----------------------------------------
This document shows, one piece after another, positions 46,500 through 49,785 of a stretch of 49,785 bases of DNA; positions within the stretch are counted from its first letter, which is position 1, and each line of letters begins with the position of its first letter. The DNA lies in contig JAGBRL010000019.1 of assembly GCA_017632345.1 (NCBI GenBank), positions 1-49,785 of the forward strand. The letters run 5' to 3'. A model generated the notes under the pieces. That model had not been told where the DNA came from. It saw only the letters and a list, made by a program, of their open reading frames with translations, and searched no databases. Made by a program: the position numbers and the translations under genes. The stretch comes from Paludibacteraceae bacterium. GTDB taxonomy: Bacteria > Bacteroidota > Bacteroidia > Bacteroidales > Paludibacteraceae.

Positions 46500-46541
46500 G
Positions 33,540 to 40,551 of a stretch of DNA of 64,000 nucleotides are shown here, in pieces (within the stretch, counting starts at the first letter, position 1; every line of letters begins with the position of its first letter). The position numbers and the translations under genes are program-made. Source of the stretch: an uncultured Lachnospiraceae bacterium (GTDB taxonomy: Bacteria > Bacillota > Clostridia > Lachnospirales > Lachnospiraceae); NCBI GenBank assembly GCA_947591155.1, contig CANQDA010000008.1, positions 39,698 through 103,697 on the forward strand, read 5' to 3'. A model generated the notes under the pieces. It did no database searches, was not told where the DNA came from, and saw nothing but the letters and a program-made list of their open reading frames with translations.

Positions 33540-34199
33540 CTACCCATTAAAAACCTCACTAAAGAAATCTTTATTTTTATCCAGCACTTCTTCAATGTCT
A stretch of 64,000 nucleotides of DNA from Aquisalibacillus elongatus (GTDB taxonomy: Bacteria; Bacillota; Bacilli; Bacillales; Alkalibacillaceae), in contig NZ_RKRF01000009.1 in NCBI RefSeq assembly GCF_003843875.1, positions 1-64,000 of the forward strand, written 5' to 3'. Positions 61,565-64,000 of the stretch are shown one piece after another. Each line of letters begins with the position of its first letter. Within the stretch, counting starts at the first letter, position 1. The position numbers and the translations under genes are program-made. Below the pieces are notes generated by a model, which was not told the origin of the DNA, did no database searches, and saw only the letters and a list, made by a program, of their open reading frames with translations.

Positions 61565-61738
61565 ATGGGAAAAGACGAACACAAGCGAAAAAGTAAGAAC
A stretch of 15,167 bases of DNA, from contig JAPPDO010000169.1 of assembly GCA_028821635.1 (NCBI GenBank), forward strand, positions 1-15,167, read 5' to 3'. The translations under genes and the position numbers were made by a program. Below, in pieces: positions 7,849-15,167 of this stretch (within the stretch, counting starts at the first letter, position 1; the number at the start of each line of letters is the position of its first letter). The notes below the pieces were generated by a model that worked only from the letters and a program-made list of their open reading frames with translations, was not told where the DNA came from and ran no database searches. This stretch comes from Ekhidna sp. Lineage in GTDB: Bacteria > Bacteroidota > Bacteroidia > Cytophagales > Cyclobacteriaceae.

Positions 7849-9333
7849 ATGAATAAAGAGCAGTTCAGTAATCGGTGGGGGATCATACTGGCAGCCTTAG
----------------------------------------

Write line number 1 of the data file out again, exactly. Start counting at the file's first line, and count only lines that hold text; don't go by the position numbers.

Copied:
This document shows, one piece after another, positions 46,500 through 49,785 of a stretch of 49,785 bases of DNA; positions within the stretch are counted from its first letter, which is position 1, and each line of letters begins with the position of its first letter. The DNA lies in contig JAGBRL010000019.1 of assembly GCA_017632345.1 (NCBI GenBank), positions 1-49,785 of the forward strand. The letters run 5' to 3'. A model generated the notes under the pieces. That model had not been told where the DNA came from. It saw only the letters and a list, made by a program, of their open reading frames with translations, and searched no databases. Made by a program: the position numbers and the translations under genes. The stretch comes from Paludibacteraceae bacterium. GTDB taxonomy: Bacteria > Bacteroidota > Bacteroidia > Bacteroidales > Paludibacteraceae.